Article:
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|New fish tank HELP !!!|
I am interested in getting some tropical fish for my new Tank
( Length 4ft width 1ft height 1ft.2" )
i really like oscars but have been told i cant have other fish and i have been told i can..
The fish i was considering were either
1. Oscar, green terror OR yellow severum and a sailfin pleco
2. Oscar, jack dempsey OR yellow severum and the pleco
3. Jack dempsey, green terror and the pleco
4. recntly was told an oscar, some silvers x 3 and a pleco would be ok.
Are these fish compatible with one another i will be getting them all as young fish only 2-3 inches
the filter i will be using also is a aqua one 1200 external filter. and have a aqua clear hang on filter if needed
Please help me fish experts
|Posted 21-Mar-2012 04:41|
*Ultimate Fish Guru*
The problem with Oscars is that they grow to be LARGE. And while you may think a 4ft tank is big enough when they're juveniles, it won't be big enough once they start piling on significant body mass. Well fed Oscars can grow to be a frightening size in a surprisingly short space of time, and when they do, that's when the trouble starts if they don't have enough space.
For long term maintenance, you should seriously be thinking of 125 gallons as a ba
I would recommend that if you want to start keeping Cichlids, you choose something a little less troublesome as your first Cichlid species. In a 4ft tank, you still have a fair number of options, but it's wise to stick to either  the smaller species (dwarf Cichlids), or  species with a reputation for relatively benign behaviour. This still gives you a lot of choices.
The trouble is, dealers have a habit of stocking the wrong choices for a newcomer to Cichlid keeping. They tend to stock fishes such as Oscars, which grow to be honking big bruisers built like battleships, Dempseys, which have a well-deserved reputation for aggression, especially in the wrong tank setup, Convicts, which again have a well-deserved reputation for aggression, and Green Terrors, which frankly, being both large as adults (30 cm) AND aggressive, are totally unsuited to a beginner to the world of Cichlids.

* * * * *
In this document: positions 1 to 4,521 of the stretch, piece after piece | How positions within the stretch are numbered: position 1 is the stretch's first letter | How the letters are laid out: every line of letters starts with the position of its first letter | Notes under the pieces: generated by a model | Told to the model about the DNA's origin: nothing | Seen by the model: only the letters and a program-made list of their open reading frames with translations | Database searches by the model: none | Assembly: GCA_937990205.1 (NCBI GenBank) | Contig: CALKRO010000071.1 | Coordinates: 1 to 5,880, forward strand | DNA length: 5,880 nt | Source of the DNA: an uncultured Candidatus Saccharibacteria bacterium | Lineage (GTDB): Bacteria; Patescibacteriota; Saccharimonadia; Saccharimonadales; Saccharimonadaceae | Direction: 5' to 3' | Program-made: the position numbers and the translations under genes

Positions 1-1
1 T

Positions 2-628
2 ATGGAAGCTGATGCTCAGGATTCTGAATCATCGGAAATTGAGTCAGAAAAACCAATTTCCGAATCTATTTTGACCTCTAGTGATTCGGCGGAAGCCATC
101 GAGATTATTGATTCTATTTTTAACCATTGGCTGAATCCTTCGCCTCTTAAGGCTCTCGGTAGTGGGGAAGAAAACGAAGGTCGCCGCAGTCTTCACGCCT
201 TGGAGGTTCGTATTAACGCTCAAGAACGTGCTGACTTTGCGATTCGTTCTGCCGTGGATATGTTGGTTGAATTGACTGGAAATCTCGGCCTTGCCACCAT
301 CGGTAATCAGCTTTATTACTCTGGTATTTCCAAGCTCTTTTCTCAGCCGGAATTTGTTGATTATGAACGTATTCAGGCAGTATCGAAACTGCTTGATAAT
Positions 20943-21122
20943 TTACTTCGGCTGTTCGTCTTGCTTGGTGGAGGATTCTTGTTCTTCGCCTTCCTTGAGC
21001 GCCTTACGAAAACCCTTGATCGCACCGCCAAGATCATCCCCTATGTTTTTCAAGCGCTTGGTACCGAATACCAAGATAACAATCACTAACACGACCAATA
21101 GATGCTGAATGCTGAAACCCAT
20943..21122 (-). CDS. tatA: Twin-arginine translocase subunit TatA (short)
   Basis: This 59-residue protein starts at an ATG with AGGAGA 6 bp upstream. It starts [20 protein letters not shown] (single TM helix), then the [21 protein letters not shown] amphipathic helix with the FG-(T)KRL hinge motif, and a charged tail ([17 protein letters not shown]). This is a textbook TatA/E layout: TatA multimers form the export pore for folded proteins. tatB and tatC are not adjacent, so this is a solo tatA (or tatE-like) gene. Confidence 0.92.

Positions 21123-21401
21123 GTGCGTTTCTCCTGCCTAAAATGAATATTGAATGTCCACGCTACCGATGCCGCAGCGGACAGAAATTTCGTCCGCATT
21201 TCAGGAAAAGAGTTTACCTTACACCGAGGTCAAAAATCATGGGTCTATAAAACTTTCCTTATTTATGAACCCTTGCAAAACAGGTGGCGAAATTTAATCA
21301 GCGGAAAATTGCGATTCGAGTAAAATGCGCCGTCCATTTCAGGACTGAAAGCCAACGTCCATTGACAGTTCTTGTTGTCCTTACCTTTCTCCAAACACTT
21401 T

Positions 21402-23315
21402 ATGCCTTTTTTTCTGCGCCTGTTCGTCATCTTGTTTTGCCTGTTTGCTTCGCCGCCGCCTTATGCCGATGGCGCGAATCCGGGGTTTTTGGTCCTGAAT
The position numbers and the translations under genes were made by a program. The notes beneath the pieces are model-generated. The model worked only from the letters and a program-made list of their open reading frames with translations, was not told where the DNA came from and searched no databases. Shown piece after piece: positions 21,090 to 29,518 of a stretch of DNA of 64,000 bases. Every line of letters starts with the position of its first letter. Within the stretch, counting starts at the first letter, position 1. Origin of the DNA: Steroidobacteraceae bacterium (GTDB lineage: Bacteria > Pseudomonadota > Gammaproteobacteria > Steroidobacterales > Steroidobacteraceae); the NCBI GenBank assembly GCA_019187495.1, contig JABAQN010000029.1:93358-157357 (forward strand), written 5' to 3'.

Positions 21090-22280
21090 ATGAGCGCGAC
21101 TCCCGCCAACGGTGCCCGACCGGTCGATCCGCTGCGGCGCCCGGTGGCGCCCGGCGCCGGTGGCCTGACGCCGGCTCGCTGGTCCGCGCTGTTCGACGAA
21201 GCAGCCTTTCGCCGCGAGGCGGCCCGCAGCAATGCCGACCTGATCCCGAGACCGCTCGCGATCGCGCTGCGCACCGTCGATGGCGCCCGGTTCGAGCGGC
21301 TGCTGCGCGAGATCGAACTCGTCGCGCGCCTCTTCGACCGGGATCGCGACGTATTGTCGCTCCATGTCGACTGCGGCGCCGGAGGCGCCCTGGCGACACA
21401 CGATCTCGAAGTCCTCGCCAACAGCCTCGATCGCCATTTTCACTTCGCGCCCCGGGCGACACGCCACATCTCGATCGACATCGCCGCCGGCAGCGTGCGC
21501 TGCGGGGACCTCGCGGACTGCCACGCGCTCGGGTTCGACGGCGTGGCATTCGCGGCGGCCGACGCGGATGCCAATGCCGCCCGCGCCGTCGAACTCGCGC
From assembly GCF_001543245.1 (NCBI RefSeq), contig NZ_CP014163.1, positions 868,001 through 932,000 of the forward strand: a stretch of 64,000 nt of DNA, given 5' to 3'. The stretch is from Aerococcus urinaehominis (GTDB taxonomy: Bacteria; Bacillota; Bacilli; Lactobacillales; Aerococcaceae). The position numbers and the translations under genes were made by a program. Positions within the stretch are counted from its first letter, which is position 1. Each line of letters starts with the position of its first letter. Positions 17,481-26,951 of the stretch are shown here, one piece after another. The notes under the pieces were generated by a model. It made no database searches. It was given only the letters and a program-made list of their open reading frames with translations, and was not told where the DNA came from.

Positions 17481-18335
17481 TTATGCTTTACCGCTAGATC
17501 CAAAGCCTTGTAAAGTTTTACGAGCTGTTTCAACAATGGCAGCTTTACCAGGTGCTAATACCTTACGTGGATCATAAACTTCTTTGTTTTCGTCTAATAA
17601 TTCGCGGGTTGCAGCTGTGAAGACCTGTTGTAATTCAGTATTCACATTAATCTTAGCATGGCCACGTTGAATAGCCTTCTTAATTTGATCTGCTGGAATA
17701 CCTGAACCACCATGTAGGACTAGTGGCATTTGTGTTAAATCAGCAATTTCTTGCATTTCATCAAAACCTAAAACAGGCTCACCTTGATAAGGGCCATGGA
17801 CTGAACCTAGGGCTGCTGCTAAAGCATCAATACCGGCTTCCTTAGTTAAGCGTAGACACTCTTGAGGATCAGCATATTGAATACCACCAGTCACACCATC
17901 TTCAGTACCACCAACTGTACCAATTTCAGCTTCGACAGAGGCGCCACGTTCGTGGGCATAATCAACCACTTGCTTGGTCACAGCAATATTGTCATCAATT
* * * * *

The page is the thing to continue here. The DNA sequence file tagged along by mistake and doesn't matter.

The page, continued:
Even the dwarf cichlid choices on offer tend to have their problems associated with them. Venezuelan Rams (also known as German Rams and Blue Rams in some quarters) require elevated temperatures to keep them happy. Kribensis, whilst a popular favourite, are still capable of being fairly aggressive in the wrong setup, though with a 4ft tank, you'll have enough space to keep these happy without too much internecine warfare breaking out, particularly if you plan ahead for their arrival.
The BIG points to remember with Cichlids is that they are intelligent, highly developed fishes, with complex social behaviour patterns, and they are usually motivated to get what they want. The trick is to give them what they want right from the start, so that they don't cause you lots of headaches by turning anti-social when they don't get what they want. So, what do Cichlids want?
Usually, they want space. This is the first requirement. Give them lots of space, and this goes a long way toward making them happy.
Next, they like to be able to conduct their affairs with some degree of privacy now and again. Which means arranging the decor to break up lines of sight in the aquarium so that they're not constantly glowering at each other from a distance. If they have some corner to call their own, where they can court potential mates and possibly start a family without all the neighbours watching them, again, this will make them happy.
The worst thing you can do, is put large, aggressive, highly territorial Cichlids in a tank that's too small, and without proper attention to decor. This is a recipe for disaster, and the Cichlids will demonstrate this in short order, by displaying all of the bad aspects of Cichlid behaviour that you don't want, such as trashing your furnishings and declaring all-our war on each other. if you want Cichlids to live happily in your aquarium, and display all the good aspects of Cichlid behaviour, then give them space, and carefully planned decor. Cichlids can never have too much of either.
|Posted 09-Apr-2012 08:30|
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